Earlier this month I headed down to Wrangell, Alaska for the annual conference of the Alaska Association of Harbormasters and Port Administrators. I love flying through Southeast Alaska, and I never get sick of taking pictures from the window of the plane. I feel a little silly, but I can’t help it – the landscape from 30,000 is simply fantastic. It takes a remarkably long time to get from Homer to Wrangell, a total distance of maybe 700 miles? 7:30 am flight from Homer to Anchorage, followed by a flight from Anchorage to Wrangell. Flights that go south tend to make milk stops…1.5 hours to Juneau, 24 minutes to Petersburg (pictured below as we flew off to Wrangell), 10 minute to Wrangell (continuing on for another 30 minutes to Ketchikan, and finally to Seattle). We arrived in Wrangell around 4:30pm.
I gave a presentation on Alaska Clean Harbors, a program I’ve been developing for the state over the past year and a half. Check out the website: www.alaskacleanharbors.org. ACH is similarly structured to Clean Marina programs around the Lower 48 – marinas (i.e. harbors in AK) using various practices to minimize their impacts on the marine environment. It’s work that I love doing, and the group of harbormasters, engineers, vendors, regulators, etc. who work in this industry has been fun to get to know.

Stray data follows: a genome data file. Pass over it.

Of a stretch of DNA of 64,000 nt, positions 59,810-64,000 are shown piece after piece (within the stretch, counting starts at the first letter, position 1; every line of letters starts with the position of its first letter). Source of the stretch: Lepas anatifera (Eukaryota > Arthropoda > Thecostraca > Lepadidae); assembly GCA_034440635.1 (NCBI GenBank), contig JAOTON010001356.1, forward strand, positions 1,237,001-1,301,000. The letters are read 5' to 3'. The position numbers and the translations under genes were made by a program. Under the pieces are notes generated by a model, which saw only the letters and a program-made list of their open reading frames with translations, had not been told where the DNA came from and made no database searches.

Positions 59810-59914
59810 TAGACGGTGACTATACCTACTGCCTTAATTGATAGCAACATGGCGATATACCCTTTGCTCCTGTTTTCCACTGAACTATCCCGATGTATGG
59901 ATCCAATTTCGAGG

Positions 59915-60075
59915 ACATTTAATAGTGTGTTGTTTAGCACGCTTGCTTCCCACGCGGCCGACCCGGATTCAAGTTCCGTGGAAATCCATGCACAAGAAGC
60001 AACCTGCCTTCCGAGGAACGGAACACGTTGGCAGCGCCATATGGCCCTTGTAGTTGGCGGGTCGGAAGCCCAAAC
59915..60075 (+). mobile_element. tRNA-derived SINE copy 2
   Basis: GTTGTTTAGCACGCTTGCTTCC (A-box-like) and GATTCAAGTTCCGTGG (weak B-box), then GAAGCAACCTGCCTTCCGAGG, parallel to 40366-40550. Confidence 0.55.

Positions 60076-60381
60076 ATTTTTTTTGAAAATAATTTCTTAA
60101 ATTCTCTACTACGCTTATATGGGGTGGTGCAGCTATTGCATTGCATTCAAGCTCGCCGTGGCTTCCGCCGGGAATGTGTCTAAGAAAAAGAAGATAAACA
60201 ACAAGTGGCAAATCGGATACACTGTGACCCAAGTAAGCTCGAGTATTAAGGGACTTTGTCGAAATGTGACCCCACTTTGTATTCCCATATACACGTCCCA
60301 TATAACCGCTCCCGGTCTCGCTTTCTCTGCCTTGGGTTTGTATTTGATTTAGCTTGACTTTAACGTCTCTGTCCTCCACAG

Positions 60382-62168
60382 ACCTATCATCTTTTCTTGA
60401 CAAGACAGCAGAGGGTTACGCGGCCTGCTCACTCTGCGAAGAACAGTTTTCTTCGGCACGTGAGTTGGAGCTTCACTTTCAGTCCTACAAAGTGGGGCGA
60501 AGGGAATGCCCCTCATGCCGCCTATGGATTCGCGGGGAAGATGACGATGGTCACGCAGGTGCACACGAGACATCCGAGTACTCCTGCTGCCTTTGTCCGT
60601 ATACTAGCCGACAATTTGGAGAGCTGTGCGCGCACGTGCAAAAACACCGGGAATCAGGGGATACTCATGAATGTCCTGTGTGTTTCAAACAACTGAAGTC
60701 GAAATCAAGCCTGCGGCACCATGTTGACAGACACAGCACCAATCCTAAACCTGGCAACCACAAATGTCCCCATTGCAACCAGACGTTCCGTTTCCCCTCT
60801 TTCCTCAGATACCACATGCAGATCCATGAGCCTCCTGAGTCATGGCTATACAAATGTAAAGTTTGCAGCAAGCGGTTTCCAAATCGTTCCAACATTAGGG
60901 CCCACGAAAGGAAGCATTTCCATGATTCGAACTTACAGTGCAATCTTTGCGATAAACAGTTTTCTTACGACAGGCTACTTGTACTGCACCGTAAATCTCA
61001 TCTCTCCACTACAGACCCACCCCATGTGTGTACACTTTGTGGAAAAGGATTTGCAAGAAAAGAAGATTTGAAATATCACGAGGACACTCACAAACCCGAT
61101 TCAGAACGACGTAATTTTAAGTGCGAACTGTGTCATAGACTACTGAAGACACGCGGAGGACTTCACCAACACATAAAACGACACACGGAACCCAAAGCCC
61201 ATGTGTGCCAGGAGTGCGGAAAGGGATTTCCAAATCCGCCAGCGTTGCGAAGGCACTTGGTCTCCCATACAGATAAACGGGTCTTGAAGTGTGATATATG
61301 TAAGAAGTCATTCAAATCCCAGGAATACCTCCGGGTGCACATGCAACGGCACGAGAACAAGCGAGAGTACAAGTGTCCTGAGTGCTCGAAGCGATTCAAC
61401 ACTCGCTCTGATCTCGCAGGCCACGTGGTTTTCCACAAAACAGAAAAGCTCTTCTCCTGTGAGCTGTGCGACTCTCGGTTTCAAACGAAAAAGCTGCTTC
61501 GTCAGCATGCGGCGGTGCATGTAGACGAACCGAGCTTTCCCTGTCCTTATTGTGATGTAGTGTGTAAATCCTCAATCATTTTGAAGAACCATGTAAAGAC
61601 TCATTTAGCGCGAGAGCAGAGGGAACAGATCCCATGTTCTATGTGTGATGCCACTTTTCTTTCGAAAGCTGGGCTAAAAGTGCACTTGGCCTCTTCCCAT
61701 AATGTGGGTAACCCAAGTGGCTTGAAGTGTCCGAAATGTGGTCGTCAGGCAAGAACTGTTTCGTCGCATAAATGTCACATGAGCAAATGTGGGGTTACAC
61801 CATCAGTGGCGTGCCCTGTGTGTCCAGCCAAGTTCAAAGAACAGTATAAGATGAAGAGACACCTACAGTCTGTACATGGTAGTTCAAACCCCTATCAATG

There’s a beach just a mile out of “downtown” where there are over 40 petroglyphs carved into rocks by the original Tlingit who lived there. I took a run about the island and checked them out – it was fun to hunt for them at the low tide!
Looking down at Wrangell – a town of around 2,000 people. Wrangell is one of the oldest European settlements in Alaska – Russians came to trade furs as early as 1811 (that’s early for up here!). Fishing and timber have been the main industries in Wrangell, with timber being king from the mid-40s until the mid-90s when pulp mills in Sitka and Ketchikan shut down. Below is a picture from a boat tour we took and an abandoned sawmill with a scrap metal barge. So much abandoned infrastructure…it reminded me of the abandoned cannery in Port Graham. Many of these places look like the workers just evaporated – like everyone just walked away and left things in suspense.
Waste oil disposal at the harbormaster’s office. These are the kinds of work-pictures I take on these trips.
I made it home on Thursday night, just in time to start my Master Gardeners course at the college. Sleep deprived, brain whirling and excited, I settled back into Homer life after a beautiful trip south. I’d love to go back someday and explore that entire region of Alaska – it’s like another state down there. We need to get the boat down … someday maybe we’ll take her across the Gulf and beyond!